Genba Comic #5
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Jon Miller at Gemba Panta Rei, poses, in my opinion, one of the most thought provoking questions in the field of Lean management:
Yes, some backsliding occurs with small k ideas. But the slide is small and doesn't affect the overall improvement trend. Plus, not all small k ideas are big impact. In fact, the goal of kaizen is to get involvement so that we as leaders have opportunities to teach others about how to improve, how to learn, and to upgrade the overall problem solving skill set of our people. In contrast, Big K falls far short of this involvement ideal, because it is a project, management and results oriented gaining us little buy-in from EVERYONE - unless it makes every one's job easier, safer or better. For example, holding a kaizen event to install a kanban pull system often doesn't achieve this - it only achieves the tactical goal of reducing inventory. This is why it is sometimes difficult to sustain the gains made in Big K events.
O.k., so this week I face the ultimate Lean change agent challenge: working with a certified cement head. You know who I'm talking about: someone who simply either refuses to "get it" or simply can't "get it". I don't mean to say I'm working with a dolt - that is HARDLY the case. Smart guy, knows his machines inside and out. But don't talk to him about Lean. Doesn't want to hear it.
And that is the program's fault? I beg to differ - Lean doesn't get results, people get results.
"the reality is that Lean programs often don’t deliver results, or get implemented a bit, but then not really carried forward. As a recent AMR Research report observed, 'Most manufacturers we interviewed confine their Lean projects to a single plant, often right down to a production line or product area.' ”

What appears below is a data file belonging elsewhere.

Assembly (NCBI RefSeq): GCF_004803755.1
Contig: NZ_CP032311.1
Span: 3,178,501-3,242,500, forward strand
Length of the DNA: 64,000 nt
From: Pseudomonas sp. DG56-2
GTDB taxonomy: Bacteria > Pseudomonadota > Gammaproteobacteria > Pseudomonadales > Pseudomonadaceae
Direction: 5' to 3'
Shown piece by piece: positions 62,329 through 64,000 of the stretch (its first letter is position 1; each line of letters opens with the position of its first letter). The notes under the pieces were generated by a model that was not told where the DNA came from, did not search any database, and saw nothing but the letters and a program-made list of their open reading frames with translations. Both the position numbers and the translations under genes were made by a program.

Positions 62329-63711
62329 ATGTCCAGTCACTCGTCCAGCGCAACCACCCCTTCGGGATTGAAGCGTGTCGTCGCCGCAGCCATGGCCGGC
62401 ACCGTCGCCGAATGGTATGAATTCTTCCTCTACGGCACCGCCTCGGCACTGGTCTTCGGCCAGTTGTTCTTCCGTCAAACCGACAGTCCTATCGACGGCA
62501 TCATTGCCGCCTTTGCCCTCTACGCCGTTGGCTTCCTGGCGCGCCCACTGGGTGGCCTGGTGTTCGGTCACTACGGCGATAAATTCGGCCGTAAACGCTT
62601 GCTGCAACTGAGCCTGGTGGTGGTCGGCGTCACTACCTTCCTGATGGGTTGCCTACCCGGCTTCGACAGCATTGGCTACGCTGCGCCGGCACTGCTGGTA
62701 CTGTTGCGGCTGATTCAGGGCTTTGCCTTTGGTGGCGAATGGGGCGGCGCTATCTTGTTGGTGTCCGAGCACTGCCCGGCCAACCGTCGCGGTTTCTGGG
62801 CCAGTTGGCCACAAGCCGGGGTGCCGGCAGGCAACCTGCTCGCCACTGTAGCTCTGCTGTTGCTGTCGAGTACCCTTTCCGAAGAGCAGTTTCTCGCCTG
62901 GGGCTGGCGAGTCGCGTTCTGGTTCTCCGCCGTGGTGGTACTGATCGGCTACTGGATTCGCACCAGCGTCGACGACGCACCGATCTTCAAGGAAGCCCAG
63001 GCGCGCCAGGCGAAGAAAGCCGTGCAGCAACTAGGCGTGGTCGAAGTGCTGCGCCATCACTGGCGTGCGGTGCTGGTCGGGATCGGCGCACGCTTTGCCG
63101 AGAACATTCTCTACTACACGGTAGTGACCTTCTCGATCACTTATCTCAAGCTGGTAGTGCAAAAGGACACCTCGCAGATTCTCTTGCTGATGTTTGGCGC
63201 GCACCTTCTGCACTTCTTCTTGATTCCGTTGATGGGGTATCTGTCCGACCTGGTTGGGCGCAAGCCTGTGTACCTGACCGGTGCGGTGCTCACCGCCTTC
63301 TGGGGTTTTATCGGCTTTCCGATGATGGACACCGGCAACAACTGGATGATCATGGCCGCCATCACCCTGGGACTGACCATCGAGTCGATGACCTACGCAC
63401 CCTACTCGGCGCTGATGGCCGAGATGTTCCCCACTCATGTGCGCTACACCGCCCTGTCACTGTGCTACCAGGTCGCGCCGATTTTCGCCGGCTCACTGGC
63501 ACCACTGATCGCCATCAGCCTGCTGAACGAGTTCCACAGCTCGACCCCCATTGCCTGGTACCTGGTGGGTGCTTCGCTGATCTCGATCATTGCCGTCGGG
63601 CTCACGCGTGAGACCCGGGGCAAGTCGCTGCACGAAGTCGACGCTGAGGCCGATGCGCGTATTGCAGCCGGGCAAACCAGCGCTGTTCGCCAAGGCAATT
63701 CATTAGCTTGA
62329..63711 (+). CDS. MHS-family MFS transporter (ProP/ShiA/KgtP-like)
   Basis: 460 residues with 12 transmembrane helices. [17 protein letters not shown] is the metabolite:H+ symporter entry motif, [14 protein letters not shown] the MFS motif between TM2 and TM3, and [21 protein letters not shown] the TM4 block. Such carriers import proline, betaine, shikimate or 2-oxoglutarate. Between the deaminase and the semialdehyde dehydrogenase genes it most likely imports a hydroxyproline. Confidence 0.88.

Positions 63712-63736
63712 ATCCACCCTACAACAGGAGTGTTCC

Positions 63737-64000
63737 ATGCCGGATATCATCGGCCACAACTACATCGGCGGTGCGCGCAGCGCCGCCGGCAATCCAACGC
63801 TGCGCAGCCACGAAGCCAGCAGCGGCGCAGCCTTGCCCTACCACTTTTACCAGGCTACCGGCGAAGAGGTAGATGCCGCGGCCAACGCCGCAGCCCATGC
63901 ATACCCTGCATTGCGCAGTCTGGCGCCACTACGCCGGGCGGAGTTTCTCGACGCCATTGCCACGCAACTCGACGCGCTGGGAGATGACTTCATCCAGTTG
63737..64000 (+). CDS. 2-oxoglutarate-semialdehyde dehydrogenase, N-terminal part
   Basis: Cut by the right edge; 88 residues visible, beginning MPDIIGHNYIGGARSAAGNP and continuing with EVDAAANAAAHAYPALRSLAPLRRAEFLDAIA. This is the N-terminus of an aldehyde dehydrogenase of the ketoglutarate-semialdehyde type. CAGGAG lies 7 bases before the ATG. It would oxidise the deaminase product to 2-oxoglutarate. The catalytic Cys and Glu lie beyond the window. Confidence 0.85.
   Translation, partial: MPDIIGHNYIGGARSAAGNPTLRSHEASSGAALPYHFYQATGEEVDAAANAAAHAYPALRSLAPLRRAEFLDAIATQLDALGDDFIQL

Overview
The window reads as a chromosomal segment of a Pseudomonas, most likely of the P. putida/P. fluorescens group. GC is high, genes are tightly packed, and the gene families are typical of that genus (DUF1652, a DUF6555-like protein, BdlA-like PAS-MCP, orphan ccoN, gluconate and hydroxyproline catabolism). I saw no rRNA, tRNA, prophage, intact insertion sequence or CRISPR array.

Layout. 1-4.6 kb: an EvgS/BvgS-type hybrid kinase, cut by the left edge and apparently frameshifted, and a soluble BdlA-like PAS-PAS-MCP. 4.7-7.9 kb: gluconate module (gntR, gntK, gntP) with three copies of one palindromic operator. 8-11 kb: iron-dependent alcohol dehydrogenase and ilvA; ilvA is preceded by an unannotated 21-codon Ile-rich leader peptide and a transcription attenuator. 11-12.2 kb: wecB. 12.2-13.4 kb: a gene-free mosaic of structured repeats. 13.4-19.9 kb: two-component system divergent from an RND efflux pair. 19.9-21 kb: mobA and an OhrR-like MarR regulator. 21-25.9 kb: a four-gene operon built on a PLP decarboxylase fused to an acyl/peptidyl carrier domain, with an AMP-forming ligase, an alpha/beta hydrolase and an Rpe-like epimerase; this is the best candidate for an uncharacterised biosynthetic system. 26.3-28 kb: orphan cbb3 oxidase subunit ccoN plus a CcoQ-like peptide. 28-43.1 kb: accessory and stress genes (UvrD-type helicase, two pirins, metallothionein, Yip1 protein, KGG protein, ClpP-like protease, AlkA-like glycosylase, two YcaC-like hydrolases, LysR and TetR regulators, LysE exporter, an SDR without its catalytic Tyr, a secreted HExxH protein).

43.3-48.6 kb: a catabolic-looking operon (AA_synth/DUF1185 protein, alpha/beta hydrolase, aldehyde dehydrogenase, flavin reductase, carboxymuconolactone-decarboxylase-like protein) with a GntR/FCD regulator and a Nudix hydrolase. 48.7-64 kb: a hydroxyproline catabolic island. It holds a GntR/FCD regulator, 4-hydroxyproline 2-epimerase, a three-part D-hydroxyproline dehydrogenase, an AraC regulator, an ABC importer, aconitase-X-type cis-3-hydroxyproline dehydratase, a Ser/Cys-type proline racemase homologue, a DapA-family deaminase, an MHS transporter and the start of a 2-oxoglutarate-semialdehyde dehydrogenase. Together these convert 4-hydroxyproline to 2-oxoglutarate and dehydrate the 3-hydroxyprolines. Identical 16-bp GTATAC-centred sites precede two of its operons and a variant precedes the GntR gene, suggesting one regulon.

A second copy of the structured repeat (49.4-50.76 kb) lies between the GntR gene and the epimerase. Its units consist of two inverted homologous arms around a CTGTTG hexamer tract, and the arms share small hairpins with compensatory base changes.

"But Lean isn’t a panacea. Just the fact that we now have Lean Six Sigma, as companies such as 3M have vigorously pursued, says Lean alone may not be enough. Now it appears we even have something called “TLS,” which adds in Eli Goldratt’s Theory of Constraints (TOC) methodology as another tool, usually front-ending TOC before both Lean and Six Sigma (TOC, Lean, Six Sigma)."
One side of a conversation overheard at the airport:
Ever since I began learning TWI, I have lived a mostly Powerpoint free life! Yay! For more Powerpoint laughs check out this video below:
A recent Personal Liberty poll suggests people don’t want the economic bailout, but don’t understand why.
This country has been through this scenario before. We keep hearing that this is the worst economic period since the Great Depression. Has anyone stopped to do a quick fact check? Did you know that in 2008 the GDP contracted by 3.8%?
What I found most interesting in this poll is that for all of the conviction against the bailout – a majority of these same respondents (63%) are “undecided” on whether or not the bailout will “ultimately rescue our country's financial system.”
I’ve observed this phenomenon throughout all of this bailout talk: people are against the bailout and government stimulus – but they don’t quite understand why.